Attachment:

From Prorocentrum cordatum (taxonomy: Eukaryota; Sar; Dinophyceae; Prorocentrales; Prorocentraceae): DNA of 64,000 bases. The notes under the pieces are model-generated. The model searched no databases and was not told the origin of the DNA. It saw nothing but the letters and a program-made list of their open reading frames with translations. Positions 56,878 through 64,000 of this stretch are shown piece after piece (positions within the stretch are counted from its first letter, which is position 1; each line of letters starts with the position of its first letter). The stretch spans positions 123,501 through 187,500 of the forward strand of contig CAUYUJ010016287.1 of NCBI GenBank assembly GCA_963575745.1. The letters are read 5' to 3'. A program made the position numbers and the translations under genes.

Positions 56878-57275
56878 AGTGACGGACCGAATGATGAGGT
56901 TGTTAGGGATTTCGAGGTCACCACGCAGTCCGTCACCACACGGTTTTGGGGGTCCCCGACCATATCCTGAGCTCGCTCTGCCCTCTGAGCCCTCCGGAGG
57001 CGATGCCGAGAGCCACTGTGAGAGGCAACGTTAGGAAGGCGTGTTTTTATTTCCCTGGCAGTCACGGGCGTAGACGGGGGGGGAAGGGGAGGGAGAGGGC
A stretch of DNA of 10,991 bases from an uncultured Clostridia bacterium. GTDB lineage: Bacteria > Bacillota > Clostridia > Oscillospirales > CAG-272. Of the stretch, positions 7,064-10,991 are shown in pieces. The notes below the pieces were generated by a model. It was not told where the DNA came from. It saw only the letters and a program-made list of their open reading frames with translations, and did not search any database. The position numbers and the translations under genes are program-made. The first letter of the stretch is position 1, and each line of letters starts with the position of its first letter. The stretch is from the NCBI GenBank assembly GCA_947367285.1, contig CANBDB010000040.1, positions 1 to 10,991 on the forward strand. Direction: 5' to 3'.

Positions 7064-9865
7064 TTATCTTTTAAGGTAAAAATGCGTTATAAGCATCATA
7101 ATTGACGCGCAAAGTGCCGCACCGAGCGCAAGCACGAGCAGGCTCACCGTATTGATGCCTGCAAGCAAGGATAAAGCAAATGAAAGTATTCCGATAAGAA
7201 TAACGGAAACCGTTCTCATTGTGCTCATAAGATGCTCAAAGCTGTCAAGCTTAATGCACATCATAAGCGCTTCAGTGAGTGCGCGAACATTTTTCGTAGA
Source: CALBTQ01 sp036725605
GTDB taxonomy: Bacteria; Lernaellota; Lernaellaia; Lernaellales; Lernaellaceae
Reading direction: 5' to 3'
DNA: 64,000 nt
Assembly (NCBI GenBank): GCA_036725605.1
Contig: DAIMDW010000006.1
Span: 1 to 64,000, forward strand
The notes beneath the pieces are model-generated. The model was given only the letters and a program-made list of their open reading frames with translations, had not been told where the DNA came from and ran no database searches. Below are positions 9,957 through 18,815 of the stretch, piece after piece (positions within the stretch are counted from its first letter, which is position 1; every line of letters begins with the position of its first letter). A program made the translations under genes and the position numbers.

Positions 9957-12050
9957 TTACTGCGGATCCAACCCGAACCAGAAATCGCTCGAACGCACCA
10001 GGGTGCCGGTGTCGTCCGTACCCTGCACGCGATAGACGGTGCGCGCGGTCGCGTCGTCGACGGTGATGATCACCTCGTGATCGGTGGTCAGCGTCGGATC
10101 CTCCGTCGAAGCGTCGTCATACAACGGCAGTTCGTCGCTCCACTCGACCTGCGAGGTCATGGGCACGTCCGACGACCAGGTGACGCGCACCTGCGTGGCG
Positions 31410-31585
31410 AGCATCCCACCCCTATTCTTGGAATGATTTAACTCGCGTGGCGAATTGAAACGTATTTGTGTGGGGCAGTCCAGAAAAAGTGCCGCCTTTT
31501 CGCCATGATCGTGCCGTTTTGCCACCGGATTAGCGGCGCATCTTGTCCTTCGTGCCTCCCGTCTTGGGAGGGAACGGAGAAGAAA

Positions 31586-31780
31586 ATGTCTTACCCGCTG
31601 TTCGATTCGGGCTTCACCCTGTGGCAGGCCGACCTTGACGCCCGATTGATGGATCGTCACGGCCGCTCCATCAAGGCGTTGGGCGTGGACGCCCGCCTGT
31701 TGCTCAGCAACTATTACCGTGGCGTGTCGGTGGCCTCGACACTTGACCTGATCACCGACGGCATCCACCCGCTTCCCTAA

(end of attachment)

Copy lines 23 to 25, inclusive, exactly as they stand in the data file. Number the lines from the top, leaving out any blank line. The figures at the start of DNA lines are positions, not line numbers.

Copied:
Positions 31410-31585
31410 AGCATCCCACCCCTATTCTTGGAATGATTTAACTCGCGTGGCGAATTGAAACGTATTTGTGTGGGGCAGTCCAGAAAAAGTGCCGCCTTTT
31501 CGCCATGATCGTGCCGTTTTGCCACCGGATTAGCGGCGCATCTTGTCCTTCGTGCCTCCCGTCTTGGGAGGGAACGGAGAAGAAA